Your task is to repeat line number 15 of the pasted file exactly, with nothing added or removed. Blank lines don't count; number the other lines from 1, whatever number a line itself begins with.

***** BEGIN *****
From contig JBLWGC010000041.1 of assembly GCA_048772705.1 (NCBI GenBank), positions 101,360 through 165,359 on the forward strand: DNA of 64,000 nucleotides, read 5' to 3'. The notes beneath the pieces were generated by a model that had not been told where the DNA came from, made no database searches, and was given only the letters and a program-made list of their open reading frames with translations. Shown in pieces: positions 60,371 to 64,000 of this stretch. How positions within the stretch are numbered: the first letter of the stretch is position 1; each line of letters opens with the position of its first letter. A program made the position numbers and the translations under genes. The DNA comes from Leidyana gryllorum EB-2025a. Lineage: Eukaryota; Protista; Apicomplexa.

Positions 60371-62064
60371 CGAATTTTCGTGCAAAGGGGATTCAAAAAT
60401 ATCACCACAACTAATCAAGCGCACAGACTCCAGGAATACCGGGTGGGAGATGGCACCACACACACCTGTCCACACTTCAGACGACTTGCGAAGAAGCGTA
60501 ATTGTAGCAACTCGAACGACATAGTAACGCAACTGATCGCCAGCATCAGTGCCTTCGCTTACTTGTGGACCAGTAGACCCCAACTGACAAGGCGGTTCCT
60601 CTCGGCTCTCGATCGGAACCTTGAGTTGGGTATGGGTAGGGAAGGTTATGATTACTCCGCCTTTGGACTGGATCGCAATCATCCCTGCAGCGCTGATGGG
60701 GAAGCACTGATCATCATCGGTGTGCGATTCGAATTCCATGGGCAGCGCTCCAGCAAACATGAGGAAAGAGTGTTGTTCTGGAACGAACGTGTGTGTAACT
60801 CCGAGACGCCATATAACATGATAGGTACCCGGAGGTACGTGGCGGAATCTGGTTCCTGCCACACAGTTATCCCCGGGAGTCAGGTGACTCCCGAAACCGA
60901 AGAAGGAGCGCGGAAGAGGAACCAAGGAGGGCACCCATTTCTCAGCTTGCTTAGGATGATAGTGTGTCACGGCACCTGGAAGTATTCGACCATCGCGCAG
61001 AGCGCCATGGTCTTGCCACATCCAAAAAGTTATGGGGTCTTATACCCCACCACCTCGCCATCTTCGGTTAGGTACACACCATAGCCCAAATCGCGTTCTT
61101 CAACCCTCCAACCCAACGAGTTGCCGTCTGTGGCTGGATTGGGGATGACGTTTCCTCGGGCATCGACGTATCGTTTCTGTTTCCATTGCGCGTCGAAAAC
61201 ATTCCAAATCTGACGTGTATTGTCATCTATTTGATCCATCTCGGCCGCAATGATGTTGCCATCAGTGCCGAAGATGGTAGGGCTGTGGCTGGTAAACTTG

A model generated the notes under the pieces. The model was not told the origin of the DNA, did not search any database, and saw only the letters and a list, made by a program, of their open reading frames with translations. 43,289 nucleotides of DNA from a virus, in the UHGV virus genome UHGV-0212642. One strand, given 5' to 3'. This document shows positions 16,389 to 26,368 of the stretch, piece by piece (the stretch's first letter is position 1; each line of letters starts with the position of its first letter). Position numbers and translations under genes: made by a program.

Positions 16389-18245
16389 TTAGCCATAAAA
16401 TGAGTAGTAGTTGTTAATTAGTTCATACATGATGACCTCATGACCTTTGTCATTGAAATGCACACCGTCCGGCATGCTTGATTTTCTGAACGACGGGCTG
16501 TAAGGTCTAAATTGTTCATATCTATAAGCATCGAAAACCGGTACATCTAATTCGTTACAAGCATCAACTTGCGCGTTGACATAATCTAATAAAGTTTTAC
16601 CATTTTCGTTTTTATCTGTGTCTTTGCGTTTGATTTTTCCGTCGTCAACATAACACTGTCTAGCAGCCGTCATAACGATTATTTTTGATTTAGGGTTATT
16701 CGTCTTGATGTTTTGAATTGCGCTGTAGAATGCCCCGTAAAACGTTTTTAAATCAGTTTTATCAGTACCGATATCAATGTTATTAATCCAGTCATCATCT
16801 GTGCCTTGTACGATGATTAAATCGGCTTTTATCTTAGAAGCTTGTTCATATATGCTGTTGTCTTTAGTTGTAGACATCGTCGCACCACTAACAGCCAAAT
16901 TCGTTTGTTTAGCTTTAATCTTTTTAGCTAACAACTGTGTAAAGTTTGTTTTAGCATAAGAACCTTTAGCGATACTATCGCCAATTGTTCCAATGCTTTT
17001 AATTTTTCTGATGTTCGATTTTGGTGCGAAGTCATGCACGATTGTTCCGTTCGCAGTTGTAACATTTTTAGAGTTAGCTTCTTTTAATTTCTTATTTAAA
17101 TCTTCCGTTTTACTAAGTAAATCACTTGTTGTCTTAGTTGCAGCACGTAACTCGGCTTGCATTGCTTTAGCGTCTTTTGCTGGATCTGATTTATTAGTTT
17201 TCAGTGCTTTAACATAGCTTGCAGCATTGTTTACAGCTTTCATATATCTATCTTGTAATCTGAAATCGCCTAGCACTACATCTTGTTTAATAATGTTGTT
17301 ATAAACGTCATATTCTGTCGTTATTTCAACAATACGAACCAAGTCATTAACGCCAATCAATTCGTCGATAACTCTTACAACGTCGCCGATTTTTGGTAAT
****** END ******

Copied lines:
16389 TTAGCCATAAAA